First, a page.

A traditional Chinese red wooden footbridge leads over the dry creek bed into the Asian Garden. Lifelike salmon swim through the dry creek while strings of red-and-aqua-colored ceramic fish hang from a tree. A ceramic bench, clusters of stone lanterns nestled between the grasses and expertly placed pots of plants and maples complete the perfect picture of this garden room. The Asian Garden is backed by a bamboo fence, overhung by a large burgundy acer palmatum.
Wandering past the Asian Garden, the path leads to the stone labyrinth, which is inspired by a labyrinth in a garden on Vashon Island. Chairs are conveniently placed adjacent to the labyrinth for rest and contemplation.
Moving into the shaded area behind the Asian Garden, a found vintage porcelain sink is filled to the brim with edible flower varieties. A bank of rhododendrons and maples forms a transition from the manicured horticulture of the gardens to the naturally occurring plants at the edge of the ravine. Leaving the labyrinth behind, a rock garden and sturdy stone steps lead back up to the drive, opposite the paved stone entrance at the front of the home. This sun-drenched area is studded with succulents and Mediterranean plants such as lavender and other heat-loving varieties.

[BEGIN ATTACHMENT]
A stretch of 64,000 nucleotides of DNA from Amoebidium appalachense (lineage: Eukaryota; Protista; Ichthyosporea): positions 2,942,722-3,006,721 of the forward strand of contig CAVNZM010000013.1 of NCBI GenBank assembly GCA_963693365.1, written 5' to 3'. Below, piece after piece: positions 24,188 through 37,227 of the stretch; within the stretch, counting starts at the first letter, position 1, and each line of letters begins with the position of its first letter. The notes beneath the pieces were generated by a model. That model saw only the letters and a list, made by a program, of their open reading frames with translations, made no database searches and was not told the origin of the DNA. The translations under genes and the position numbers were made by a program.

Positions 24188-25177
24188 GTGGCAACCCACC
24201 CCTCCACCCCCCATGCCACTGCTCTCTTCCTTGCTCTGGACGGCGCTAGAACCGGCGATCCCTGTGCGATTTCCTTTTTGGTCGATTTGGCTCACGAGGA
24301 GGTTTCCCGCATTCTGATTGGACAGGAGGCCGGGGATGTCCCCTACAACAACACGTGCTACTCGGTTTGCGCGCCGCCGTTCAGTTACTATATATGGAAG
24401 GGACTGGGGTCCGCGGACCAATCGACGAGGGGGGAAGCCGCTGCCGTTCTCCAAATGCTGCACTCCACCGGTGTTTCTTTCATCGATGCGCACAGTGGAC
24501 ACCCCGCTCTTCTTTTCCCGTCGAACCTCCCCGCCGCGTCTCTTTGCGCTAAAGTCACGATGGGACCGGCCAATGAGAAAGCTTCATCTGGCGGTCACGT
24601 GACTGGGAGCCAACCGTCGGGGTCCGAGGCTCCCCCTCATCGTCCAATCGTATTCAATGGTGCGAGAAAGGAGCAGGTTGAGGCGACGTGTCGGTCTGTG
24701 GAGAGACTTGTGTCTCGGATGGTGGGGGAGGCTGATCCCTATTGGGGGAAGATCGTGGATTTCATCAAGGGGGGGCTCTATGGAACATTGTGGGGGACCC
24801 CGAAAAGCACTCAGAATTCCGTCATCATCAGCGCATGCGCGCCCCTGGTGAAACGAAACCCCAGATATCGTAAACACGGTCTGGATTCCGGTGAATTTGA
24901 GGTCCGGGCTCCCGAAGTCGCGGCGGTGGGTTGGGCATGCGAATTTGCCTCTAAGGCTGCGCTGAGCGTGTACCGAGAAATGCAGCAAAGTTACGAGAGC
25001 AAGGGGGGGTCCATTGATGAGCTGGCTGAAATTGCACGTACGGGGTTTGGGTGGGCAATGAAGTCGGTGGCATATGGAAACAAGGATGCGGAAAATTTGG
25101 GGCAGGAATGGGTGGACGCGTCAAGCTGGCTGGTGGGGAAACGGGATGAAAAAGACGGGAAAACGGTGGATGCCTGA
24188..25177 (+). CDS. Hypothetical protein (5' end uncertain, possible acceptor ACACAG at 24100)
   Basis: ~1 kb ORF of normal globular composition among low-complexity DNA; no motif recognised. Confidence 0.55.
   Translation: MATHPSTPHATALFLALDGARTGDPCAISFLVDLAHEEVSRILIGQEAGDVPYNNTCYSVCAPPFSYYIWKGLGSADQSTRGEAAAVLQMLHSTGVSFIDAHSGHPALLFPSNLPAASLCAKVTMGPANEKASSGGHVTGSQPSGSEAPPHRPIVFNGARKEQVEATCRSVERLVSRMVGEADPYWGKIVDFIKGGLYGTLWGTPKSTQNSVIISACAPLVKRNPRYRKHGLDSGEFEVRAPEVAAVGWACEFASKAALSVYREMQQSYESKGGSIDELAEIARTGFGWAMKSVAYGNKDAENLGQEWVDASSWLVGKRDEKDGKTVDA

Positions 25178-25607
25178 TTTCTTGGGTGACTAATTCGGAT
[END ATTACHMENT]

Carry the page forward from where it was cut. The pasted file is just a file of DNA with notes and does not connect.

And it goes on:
Although this garden has been 44 years in the making and the “bones” were planted many years ago, the continuing upkeep, maintenance, filling in with new plants, dividing perennials, etc. is nearly a full-time job. Mizar has done a great deal of the work herself, with occasional heavy- lifting help from her husband, Larry.
For the past seven years, Mizar has had to employ some extra help. She has three “right-hand-men,” Benito, Miguel and Mingo, who prune, haul, lay stone work, spread mulch and more, putting in 12-hour days when called upon. Mizar also gives a great deal of credit for design, ideas and the placement of garden art to Arlene West of Floral and Foliage.
When all is said and done, a garden is a personal expression of one’s love of the natural world. Linda Mizar’s garden is her meditation and her heartfelt offering to those who would come to visit and share it with her.